The Governance of Foundation-owned Firms

Henry Hansmann*, Steen Thomsen

*Corresponding author for this work

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The burgeoning literature on corporate governance, both in economics and in law, has focused heavily on the agency costs of delegated management. It is therefore striking to encounter a large number of well-established and highly successful companies that have long been under the complete control of a self-appointing board of directors whose compensation is divorced from the profitability of the company and who cannot be removed or replaced by anyone except themselves.

The companies in question are those controlled by “industrial foundations,” which are nonprofit entities that possess a controlling interest in an otherwise conventional business corporation. Although common throughout Northern Europe, industrial foundations are particularly numerous in Denmark, where they control a quarter of the country’s 100 largest corporations. We work with a data set of 110 foundation-owned Danish firms to explore whether, and how, the governance structure of industrial foundations helps explain the strong performance of the firms they control. Given the absence of substantial material incentives, we concentrate on governance structures. We find a strong and robust relationship between the structure of foundation governance and firm performance. These results reinforce the view that, with the proper governance structure, pure fiduciaries can perform more efficiently than conventional economic models would predict. More specifically, these results underline the potential importance of the legislation that, in 2018, removed the long-standing barrier to forming industrial foundations in the USA.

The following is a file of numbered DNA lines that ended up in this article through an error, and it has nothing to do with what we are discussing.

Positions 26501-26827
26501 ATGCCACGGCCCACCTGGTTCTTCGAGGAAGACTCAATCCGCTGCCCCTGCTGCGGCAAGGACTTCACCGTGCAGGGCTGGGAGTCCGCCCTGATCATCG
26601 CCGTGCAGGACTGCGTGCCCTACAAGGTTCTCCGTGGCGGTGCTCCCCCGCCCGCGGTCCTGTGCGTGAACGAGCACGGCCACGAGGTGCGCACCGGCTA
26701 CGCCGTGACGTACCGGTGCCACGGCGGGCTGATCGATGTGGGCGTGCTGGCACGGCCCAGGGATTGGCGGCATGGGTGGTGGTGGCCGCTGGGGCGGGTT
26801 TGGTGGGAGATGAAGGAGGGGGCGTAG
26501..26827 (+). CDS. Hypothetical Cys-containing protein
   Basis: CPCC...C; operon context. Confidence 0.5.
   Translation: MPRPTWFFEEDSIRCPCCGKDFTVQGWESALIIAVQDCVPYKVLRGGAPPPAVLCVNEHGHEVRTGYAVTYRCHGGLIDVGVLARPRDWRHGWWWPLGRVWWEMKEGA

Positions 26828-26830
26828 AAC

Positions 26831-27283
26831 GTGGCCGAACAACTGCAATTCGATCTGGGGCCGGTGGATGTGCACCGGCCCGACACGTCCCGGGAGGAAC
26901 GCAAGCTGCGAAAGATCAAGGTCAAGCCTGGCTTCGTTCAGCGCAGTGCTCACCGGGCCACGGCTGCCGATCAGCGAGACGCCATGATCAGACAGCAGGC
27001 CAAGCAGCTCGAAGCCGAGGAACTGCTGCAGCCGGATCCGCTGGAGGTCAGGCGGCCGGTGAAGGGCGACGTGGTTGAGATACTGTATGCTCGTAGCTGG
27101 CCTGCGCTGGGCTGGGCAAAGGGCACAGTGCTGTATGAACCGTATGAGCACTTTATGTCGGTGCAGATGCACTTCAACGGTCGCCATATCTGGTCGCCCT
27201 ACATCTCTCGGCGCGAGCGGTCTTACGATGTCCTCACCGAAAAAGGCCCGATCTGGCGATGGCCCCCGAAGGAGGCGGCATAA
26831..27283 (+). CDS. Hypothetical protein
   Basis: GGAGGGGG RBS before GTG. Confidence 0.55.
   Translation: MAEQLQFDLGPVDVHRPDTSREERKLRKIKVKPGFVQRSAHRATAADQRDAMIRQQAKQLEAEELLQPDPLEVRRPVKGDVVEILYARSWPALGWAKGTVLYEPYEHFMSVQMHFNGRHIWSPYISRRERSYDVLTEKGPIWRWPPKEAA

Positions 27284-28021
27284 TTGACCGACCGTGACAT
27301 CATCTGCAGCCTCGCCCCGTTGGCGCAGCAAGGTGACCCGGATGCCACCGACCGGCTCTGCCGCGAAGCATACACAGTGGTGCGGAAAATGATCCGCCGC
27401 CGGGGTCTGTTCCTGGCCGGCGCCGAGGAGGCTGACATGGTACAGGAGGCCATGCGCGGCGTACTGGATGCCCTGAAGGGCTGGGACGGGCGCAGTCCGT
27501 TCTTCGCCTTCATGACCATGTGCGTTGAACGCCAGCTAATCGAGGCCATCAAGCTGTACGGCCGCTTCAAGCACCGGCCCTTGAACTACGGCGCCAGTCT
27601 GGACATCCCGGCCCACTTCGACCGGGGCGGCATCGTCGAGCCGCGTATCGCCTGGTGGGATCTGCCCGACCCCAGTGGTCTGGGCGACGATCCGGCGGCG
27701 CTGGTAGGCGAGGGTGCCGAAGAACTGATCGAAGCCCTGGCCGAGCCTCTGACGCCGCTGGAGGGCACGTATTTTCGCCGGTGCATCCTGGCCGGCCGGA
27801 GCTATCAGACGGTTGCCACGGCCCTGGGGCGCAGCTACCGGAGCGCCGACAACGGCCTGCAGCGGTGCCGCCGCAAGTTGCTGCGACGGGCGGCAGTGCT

Original languageEnglish
JournalJournal of Legal Analysis
Issue number1
Pages (from-to)172-230
Number of pages59
Publication statusPublished - 2021

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